In 2017, a welter of stories appeared in the international press pointing out the brokenness of Paris’s Notre Dame. Cathedral officials showed journalists how patches of limestone would crumble at a finger’s touch. Gargoyles that had lost their heads were patched up with plastic pipes, while fallen balustrades were replaced with wooden planks. All this decay was caused by pollution, acid rain and eight centuries of use – but also official neglect was to blame. Keepers of the building had begged for more money, but neither the belt-tightening French government nor the wealthy grumbling about higher taxes gave enough.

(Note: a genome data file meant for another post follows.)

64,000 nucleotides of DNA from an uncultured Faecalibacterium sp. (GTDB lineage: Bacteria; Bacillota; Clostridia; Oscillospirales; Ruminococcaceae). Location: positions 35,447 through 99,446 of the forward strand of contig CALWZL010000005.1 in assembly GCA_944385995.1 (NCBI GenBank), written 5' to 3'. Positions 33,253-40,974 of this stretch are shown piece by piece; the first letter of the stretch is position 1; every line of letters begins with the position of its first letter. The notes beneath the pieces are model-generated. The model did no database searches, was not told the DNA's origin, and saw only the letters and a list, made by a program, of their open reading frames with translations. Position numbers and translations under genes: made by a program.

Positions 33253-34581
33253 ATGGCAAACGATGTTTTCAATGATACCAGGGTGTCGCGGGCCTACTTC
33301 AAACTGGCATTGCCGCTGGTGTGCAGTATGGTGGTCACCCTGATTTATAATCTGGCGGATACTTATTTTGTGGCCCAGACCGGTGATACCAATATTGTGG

Then came Holy Week 2019 and the inferno by the Seine and all of a sudden, nobody can give too much. After years of preaching the shrinking of the public sector, the French president, Emmanuel Macron, now wants to mobilise the full resources of the state to get the roofless cathedral rebuilt within just five years. And money from France’s billionaire class keeps raining down. In three days, the cathedral has been pledged €100m (£86m) from Francois-Henri Pinault, the ultimate owner of Gucci and Yves Saint Laurent; €200m (£172m) from the Arnault family of Louis Vuitton fame; another €200m from L’Oreal owners the Bettencourt Meyers family, and €100m from French oil giant Total.
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